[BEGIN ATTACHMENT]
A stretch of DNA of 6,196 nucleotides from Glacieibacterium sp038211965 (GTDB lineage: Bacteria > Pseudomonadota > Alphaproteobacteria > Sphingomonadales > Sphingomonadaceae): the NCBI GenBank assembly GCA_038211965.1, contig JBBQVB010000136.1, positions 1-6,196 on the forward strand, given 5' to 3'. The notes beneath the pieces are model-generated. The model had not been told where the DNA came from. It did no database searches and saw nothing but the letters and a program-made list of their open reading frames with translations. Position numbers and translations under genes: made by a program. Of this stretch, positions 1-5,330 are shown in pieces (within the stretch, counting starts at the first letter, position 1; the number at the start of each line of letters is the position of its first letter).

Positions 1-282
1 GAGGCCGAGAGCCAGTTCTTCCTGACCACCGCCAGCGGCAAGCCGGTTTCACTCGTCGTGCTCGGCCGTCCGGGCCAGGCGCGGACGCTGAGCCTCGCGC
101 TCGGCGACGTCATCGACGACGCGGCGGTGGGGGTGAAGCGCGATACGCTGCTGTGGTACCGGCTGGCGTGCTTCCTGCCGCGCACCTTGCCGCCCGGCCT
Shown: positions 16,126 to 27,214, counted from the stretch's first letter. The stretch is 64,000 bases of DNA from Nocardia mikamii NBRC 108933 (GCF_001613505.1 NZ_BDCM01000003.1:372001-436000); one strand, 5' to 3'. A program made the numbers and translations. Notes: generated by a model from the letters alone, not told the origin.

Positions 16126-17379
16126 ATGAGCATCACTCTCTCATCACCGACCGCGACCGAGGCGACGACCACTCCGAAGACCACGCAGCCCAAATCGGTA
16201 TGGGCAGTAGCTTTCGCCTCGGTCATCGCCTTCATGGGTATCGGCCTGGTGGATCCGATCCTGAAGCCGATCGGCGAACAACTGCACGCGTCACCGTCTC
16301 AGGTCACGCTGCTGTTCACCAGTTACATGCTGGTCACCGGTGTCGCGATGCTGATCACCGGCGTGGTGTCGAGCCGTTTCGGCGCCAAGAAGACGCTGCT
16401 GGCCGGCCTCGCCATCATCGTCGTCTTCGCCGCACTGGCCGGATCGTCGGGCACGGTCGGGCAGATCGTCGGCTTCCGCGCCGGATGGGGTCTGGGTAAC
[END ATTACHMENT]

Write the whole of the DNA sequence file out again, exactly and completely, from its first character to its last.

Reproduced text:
A stretch of DNA of 6,196 nucleotides from Glacieibacterium sp038211965 (GTDB lineage: Bacteria > Pseudomonadota > Alphaproteobacteria > Sphingomonadales > Sphingomonadaceae): the NCBI GenBank assembly GCA_038211965.1, contig JBBQVB010000136.1, positions 1-6,196 on the forward strand, given 5' to 3'. The notes beneath the pieces are model-generated. The model had not been told where the DNA came from. It did no database searches and saw nothing but the letters and a program-made list of their open reading frames with translations. Position numbers and translations under genes: made by a program. Of this stretch, positions 1-5,330 are shown in pieces (within the stretch, counting starts at the first letter, position 1; the number at the start of each line of letters is the position of its first letter).

Positions 1-282
1 GAGGCCGAGAGCCAGTTCTTCCTGACCACCGCCAGCGGCAAGCCGGTTTCACTCGTCGTGCTCGGCCGTCCGGGCCAGGCGCGGACGCTGAGCCTCGCGC
101 TCGGCGACGTCATCGACGACGCGGCGGTGGGGGTGAAGCGCGATACGCTGCTGTGGTACCGGCTGGCGTGCTTCCTGCCGCGCACCTTGCCGCCCGGCCT
Shown: positions 16,126 to 27,214, counted from the stretch's first letter. The stretch is 64,000 bases of DNA from Nocardia mikamii NBRC 108933 (GCF_001613505.1 NZ_BDCM01000003.1:372001-436000); one strand, 5' to 3'. A program made the numbers and translations. Notes: generated by a model from the letters alone, not told the origin.

Positions 16126-17379
16126 ATGAGCATCACTCTCTCATCACCGACCGCGACCGAGGCGACGACCACTCCGAAGACCACGCAGCCCAAATCGGTA
16201 TGGGCAGTAGCTTTCGCCTCGGTCATCGCCTTCATGGGTATCGGCCTGGTGGATCCGATCCTGAAGCCGATCGGCGAACAACTGCACGCGTCACCGTCTC
16301 AGGTCACGCTGCTGTTCACCAGTTACATGCTGGTCACCGGTGTCGCGATGCTGATCACCGGCGTGGTGTCGAGCCGTTTCGGCGCCAAGAAGACGCTGCT
16401 GGCCGGCCTCGCCATCATCGTCGTCTTCGCCGCACTGGCCGGATCGTCGGGCACGGTCGGGCAGATCGTCGGCTTCCGCGCCGGATGGGGTCTGGGTAAC